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Moog Warns Trump Tariff Threat On US Synthesizer Manufacturing
Rounik Sethi on Sat, June 30th | 5 comments
Moog Music Inc tells us the upcoming 25% tariff on Chinese components will result in a very real threat on US synthesizer manufacturing and jobs. Here's what you can do about it.

Moog Music Inc have come out against the recently announced 25% tariffs on Chinese electrical circuit boards and components by US President Trump.

All components used by US companies will be 25% more expensive than for those companies who don't reside in the US, which will dramatically increase the cost of building a synthesizer, and as well as putting companies like Moog at a competitive disadvantage, could threaten jobs amongst US synth makers. It could, indeed, force small and large US-based synth manufacturers to relocate abroad, or have all manufacturing completed directly in China.

Imagine a world without new Moog synths (or re-issued ones)?

Imagine a world without new Moog synths (or re-issued ones)?

The 25% US import tax on Chinese components is due to take effect on July 6, 2018, and will not affect a completed synthesizer made in China (like the Behringer Neutron or Model D).

Here's what Moog say in an open letter and call for support via their website:

Dear Moog Family,

We need your help.A U.S. tariff (import tax) on Chinese circuit boards and associated components is expected to take effect on July 6, 2018.

These tariffs will immediately and drastically increase the cost of building our instruments, and have the very real potential of forcing us to lay off workers and could (in a worst case scenario) require us to move some, if not all, of our manufacturing overseas.

There is one thing all of us can do together to try and stop this: Write to our elected officials. 

You can view the full letter here.

The Moog Music Inc. family need your support.

The Moog Music Inc. family need your support.

Aproximately 50% of all components used in building a synthesizer by Moog are from China. It doesn't take a math expert to see that if these new tarrifs go through it'll be impossible for companies like Moog to compete on a level playing field with synth manufacturers based in Europe, or directly in China. It certainly threatens Moog Music Inc and other companies' employees in the short term, and the viability of manufacturing synths in the United States in the long term.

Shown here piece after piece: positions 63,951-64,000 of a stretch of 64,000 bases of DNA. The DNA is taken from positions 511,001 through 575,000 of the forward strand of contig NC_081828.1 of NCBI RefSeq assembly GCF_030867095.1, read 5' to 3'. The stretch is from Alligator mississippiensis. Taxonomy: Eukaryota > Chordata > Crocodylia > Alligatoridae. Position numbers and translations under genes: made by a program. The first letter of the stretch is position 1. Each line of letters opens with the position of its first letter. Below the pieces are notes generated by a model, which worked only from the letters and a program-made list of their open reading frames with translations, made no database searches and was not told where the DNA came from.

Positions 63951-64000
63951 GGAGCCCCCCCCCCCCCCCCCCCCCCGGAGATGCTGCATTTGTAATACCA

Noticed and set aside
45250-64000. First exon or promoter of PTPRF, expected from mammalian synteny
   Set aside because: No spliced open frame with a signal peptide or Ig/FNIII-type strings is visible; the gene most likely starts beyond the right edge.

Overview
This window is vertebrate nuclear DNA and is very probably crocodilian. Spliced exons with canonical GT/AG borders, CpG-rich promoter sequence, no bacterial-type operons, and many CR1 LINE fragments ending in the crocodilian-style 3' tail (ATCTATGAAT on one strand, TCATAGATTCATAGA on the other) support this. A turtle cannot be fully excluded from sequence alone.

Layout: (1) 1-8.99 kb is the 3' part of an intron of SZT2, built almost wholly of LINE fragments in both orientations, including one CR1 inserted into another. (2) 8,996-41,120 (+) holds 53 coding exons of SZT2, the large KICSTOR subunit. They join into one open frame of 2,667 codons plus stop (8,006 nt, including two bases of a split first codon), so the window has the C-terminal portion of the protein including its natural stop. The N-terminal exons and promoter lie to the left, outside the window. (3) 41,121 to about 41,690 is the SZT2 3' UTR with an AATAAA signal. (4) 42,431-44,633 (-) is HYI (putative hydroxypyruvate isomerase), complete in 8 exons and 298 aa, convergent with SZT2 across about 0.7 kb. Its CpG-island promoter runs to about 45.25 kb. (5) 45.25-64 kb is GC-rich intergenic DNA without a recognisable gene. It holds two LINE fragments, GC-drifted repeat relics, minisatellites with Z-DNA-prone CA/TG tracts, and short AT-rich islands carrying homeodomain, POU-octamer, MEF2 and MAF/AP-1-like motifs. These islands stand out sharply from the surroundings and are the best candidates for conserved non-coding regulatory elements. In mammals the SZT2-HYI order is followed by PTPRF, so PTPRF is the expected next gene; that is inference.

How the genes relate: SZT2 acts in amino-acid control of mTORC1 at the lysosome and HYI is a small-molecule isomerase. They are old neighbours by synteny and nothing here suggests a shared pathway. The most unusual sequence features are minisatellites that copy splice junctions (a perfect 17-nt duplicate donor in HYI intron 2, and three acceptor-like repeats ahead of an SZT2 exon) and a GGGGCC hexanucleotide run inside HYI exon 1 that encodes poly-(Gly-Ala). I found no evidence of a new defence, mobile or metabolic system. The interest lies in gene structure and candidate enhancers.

Moog Mother 32s 
Comments (5)

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  • Ivandub
    It's pretty clear that Trump and his team, none of whom are economists, as far as I know, do not think through the consequences of their rash trade policy. His actions seem to be simplistic, knee-jerk decisions designed to appeal to his base in the short term. Considering how many of his own business ventures he drove into bankruptcy, this is hardly surprising. Things will only get worse before they get better because Trump will NEVER admit he has made a mistake. Moog is just one of many American companies that are, or will be, feeling the negative effects of Trump's ego driven policies!! Sorry to get political here but this is a political article. :-)
    • 5 months ago
    • By: Ivandub
    Reply
  • discordian
    Too bad, guess Moog will have to deal with it. There will be far more jobs created by forcing, if need be by more taxes, companies to keep manufacturing in the US. China can’t keep stealing US intellectual property by requiring US companies to partner with Chinese investors and these tarriffs are a good step forward in pressuring them to change these practices. IMO, these tarriffs don’t go far enough. If the price of Moog synths has to go up, then so be it. The sector is doing well anyway. Computer and electronics manufacturing showed the fourth largest increase in jobs of all sectors in 2017. And Moog could always apply for a waiver if there are no competing American manufacturers.
    • 5 months ago
    • By: discordian
    Reply
  • sawtooth
    What a terrible POV. I don’t claim to be an expert on the topic, however if I was going to invest a large sum of my money I would want to know how the technology works. Also, if a company from a foreign country wants to sell a tech to people I would want to know exactly how it works as well. Those company’s selling to the chinese market have a choice, and they choose to give the chinese the info on tech in order to make more money. "The thing is that the foreign companies that give up their technology usually do so at least somewhat of their own volition," "Yes, maybe they need to do so to get into China, but they also have the choice not to go into China, right?"- Dan Harris, a Seattle-based attorney who advises international companies on doing business in China. "Intellectual property (IP) theft is yesterday's issue," wrote Lewis of the Center for Strategic and International Studies.
    • 5 months ago
    • By: sawtooth
  • Bill
    Basically, the parts need to be manufactured in the US and be of higher quality. I've sent back a brand new mother 32 and it costed me an extra $40 to ship it back to Moog. If anything, Moog is a small portion of the pie here. There are far more benefits from this and we can't base our economy of a profiteering synthesizer company. I own two mother 32's and a REV-2. I've had problems with all products. Could it be because they are chinese parts within? Quality, not quantity.
    • 5 months ago
    • By: Bill
    Reply
  • Calaverasgrande
    Moog already has a competitive advantage over other brands. The retail price for their gear is much more than any comparable brand. And PCBs? You don’t have to get them made in China. Many other countries have PCB fabbing.Or you know, get a loan and build a small scale pcb factory.
    • 5 months ago
    • By: Calaverasgrande
    Reply
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